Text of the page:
The Takutu River Bridge, which links the town of Lethem in Guyana with the municipality of Bonfim in Brazil was opened to traffic. Construction of the bridge was a project within the Initiative for the Integration of the Regional Infrastructure of South America (IIRSA); this initiative had been launched in 2000 to promote and facilitate... Continue Reading →

Théodore Vienne, a textile manufacturer and sports entrepreneur who made significant contributions to cycling, was born in the French city of Roubaix. A big proponent of sports events, Vienne coordinated a variety of bullfighting, Greco-Roman wrestling, boxing, and billiards competitions in his hometown. Vienne also happened to be an avid cyclist, so he likewise invested... Continue Reading →

It was a unique case of a student teaching his instructors... In the Croatian city of Zagreb, Ferdinand Budicki took a driving test so that he could become eligible to operate an automobile in his native country. (Croatia, which was a part of the Austro-Hungarian Empire at the time, eventually ended up  under the rule... Continue Reading →

More than 16 months after leaving Abu Dhabi, the experimental solar-powered monoplane Solar Impulse 2 completed its first-of-a-kind circumnavigation of Earth by returning to the capital city of the United Arab Emirates. The innovative aircraft had been one of two built as part of a privately financed aviation project in Switzerland. The Swiss citizens leading this... Continue Reading →

One of the first bus routes in Norway began regular service between Steinkjer and Namsos in the central part of the country.  This bus route also had the distinction of being the first one in Norway to transport mail, with stops en route at a total of six post offices. This considerably shortened the time... Continue Reading →

In New Zealand, Bean Rock Lighthouse in Auckland’s Waitematā Harbour made its debut when keeper Hugh Brown lit a kerosene lamp in the new structure. (Brown served as the lighthouse’s keeper until retiring in 1890.) Bean Rock Lighthouse had been built in response to ever-increasing maritime traffic in this area of New Zealand; one of... Continue Reading →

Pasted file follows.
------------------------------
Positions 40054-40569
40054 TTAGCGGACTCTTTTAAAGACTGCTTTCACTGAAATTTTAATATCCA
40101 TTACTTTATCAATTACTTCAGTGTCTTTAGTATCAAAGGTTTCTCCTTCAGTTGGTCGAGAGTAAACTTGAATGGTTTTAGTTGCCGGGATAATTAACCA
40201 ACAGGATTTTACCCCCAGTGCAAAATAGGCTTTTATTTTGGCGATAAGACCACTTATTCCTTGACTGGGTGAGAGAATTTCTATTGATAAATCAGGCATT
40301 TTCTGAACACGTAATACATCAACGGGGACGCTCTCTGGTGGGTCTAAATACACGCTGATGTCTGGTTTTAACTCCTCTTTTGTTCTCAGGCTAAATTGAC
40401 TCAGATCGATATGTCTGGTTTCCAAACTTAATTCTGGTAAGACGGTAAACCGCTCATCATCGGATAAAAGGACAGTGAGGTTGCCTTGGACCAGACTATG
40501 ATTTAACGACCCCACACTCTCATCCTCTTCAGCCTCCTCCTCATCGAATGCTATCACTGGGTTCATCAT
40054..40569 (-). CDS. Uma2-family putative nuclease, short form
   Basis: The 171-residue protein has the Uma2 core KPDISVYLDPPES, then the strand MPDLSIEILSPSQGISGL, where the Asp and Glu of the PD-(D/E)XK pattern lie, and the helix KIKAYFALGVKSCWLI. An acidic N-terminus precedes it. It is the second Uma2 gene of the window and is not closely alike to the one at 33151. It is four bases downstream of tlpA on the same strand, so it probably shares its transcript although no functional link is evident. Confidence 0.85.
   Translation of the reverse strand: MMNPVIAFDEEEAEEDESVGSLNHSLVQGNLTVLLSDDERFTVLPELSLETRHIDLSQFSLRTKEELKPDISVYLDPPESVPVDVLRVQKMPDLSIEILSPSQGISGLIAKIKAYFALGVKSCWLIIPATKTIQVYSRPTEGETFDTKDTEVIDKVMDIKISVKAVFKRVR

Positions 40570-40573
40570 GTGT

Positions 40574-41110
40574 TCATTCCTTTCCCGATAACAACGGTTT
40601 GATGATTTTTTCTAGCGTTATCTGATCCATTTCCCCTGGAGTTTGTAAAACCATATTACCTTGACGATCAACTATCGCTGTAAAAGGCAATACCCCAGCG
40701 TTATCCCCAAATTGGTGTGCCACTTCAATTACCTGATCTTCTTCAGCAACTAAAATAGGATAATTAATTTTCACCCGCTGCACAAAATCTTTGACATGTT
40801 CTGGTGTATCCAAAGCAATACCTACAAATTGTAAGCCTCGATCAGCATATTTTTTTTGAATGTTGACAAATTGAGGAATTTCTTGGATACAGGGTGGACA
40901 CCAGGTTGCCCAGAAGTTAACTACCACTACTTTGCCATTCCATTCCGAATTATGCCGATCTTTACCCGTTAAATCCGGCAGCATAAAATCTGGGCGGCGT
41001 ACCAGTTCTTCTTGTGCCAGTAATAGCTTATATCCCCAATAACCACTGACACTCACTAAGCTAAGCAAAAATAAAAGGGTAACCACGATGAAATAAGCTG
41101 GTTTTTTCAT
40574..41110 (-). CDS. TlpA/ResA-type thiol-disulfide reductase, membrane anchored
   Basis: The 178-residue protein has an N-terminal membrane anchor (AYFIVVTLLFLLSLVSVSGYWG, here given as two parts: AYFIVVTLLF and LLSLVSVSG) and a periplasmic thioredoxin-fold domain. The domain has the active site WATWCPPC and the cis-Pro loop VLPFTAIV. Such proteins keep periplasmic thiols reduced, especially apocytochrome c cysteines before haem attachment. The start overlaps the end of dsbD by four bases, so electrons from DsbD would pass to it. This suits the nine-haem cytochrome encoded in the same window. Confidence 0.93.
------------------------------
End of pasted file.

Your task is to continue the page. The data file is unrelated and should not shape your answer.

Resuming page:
The Trans-Siberian Railway was officially completed after more than a decade of construction throughout a large stretch of the Russian Empire. Thousands of workers helped build this network of railways linking Moscow with the Russian Far East. While formally finished, trains had already been running on some portions of the system; other segments, however, would... Continue Reading →

Cavour, an aircraft carrier and the flagship of the Italian Navy, was launched from the Riva Trigoso shipyards in the town of Sestri Levante in northwestern Italy. The ship was named after Camillo Benso, Count of Cavour, who was a 19th-century Italian statesman and is generally known as Count Cavour. His major accomplishments included helping... Continue Reading →

In France, the first line of a new rapid transit system in Paris opened without ceremony. The Paris Métro made its debut while the city was hosting the World’s Fair (Exposition Universelle). “The line extends across the whole of Paris, from Vincennes to the Paris Maillot, Bois de Boulogne,” reported the London-based Standard newspaper. “It... Continue Reading →

Following the completion of her sea trials, a new state-of-the-art vessel was delivered by India’s Goa Shipyard Limited (GSL) to the Indian Navy. INS Sumitra was the fourth and last Saryu-class patrol vessel to be built for the Indian Navy. Measuring 344 feet in length, she is also the Indian Navy’s longest offshore patrol vessel.... Continue Reading →

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